“I honestly don’t know what he was thinking. I just feel like we’d welcomed him and we’d treated him so well. I don’t know what he was thinking to come back and destroy everything we had here.”

Bell could not say what ignited the fire. Local fire crews were hampered by both the blocked doors and the lack of a fire hydrant on the grounds. The fire, reported at around 8 p.m. Sunday, burst through the decorative light feature on the roof of the center shortly after midnight, Torosian said.

After years of working on the Salish-Pend d'Oreille Culture Committee and on the People's Center staff, she took over as director five years ago when Lucy Vandeburg retired. Torosian was clearly still emotional about the disaster on Tuesday. She has video of the flames licking into the night sky.

“I have been crying since I got here Sunday and saw what was happening,” she said. “You know, my heart just sank because of what we had in there.”

Not until Monday’s visits by state fire marshals from Kalispell and Helena did Torosian and staff have a chance to assess the damage.

A child’s buckskin vest beaded years ago by a tribal elder had survived, replete with leggings, moccasins, belt and hair ties. Also undamaged was the center’s oldest item, a pair of buckskin and quill moccasins dating back to the early 1800s.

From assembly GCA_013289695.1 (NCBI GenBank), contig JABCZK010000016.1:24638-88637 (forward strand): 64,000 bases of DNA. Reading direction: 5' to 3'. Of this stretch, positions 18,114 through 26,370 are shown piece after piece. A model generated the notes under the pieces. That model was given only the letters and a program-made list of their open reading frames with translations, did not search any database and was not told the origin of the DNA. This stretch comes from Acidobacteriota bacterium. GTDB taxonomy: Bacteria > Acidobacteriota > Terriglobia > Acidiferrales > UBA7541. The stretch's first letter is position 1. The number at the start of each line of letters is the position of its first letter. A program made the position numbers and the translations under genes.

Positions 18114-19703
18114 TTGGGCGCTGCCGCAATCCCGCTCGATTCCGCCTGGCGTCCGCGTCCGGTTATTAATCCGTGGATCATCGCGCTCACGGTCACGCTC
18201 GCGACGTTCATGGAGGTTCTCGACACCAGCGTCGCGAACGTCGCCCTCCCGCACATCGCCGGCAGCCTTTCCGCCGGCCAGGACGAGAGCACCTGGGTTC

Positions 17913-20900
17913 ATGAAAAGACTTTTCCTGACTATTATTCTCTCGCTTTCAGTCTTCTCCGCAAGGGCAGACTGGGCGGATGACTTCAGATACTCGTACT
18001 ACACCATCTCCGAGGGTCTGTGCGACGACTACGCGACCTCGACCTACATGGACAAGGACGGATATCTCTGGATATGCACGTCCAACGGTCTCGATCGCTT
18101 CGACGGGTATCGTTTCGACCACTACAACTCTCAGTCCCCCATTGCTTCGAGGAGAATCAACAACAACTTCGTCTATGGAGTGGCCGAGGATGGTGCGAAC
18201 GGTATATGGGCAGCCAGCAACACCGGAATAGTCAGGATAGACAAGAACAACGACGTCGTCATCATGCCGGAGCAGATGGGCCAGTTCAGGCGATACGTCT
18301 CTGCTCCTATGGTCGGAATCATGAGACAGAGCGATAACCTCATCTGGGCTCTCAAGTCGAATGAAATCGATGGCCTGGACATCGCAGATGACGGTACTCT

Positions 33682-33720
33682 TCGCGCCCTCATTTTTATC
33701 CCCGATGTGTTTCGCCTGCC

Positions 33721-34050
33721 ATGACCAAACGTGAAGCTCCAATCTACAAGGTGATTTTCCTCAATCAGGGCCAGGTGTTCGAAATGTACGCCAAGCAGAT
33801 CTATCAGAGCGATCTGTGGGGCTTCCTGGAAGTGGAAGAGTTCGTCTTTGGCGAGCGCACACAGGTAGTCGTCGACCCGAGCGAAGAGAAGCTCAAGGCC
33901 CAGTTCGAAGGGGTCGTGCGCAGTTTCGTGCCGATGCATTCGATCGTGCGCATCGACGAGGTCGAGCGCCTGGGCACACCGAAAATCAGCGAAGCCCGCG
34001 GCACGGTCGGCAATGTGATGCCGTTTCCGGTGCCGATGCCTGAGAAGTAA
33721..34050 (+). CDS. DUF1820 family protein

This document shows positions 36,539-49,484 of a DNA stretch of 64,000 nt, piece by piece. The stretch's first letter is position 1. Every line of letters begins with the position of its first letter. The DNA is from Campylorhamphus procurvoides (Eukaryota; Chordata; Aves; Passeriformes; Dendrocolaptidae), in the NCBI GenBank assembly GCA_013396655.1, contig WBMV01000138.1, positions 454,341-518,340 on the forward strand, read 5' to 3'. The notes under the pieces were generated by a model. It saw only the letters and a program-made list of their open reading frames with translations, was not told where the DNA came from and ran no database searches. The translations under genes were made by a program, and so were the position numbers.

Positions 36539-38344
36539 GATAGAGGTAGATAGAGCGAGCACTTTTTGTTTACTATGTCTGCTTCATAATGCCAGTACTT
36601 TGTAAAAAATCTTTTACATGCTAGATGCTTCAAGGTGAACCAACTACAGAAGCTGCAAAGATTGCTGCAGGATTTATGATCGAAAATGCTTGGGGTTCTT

The education section on the other end of the building was also spared. Among its holdings was a collection of historic photos of tribal elders that St. Ignatius collector Doug Allard commissioned in the early 1970s.

“Those all survived, no water damage,” Torosian said. “There’s some smoke on the glass and a few of the frames but they are all intact.”

On Wednesday, representatives from the Montana Museum Association, the state historical society and the Historical Museum at Fort Missoula will help salvage and assess what was in the repository in the back section of the museum. It contains letters, old newspapers and artwork in metal drawers that includes paintings of tribal elders, by tribal members as well as some historical photographs.

The repository was in a secure room but not vaulted, Torosian said. An office space used for a work room for the repository will also be assessed. It holds all the records of what’s in the museum collection.

“We don’t know the condition of it, but the walls are still around it, the door and glass is intact, so we’re hoping all that’s still intact,” Torosian said. She added the People’s Center had a grant application to help digitize the collection and photographs.

For Torosian and her staff, it’s a matter of waiting to see how extensive the damage is and what the tribal council decides in terms of rebuilding.

Donations to rehabilitate items can be sent in care of The People’s Center, Marie Torosian, to the Eagle Bank and Glacier Bank in Polson.

“Like I’ve told others, we still have our history,” Torosian said. “That’ll never go away. Things that our elders have shared with us and passed down to us, we still have. So we’ll utilize those and take what we have and dry our tears and move forward.”

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Outlying communities, transportation, history and general assignment

Outlying communities, transportation, history and general assignment reporter at the Missoulian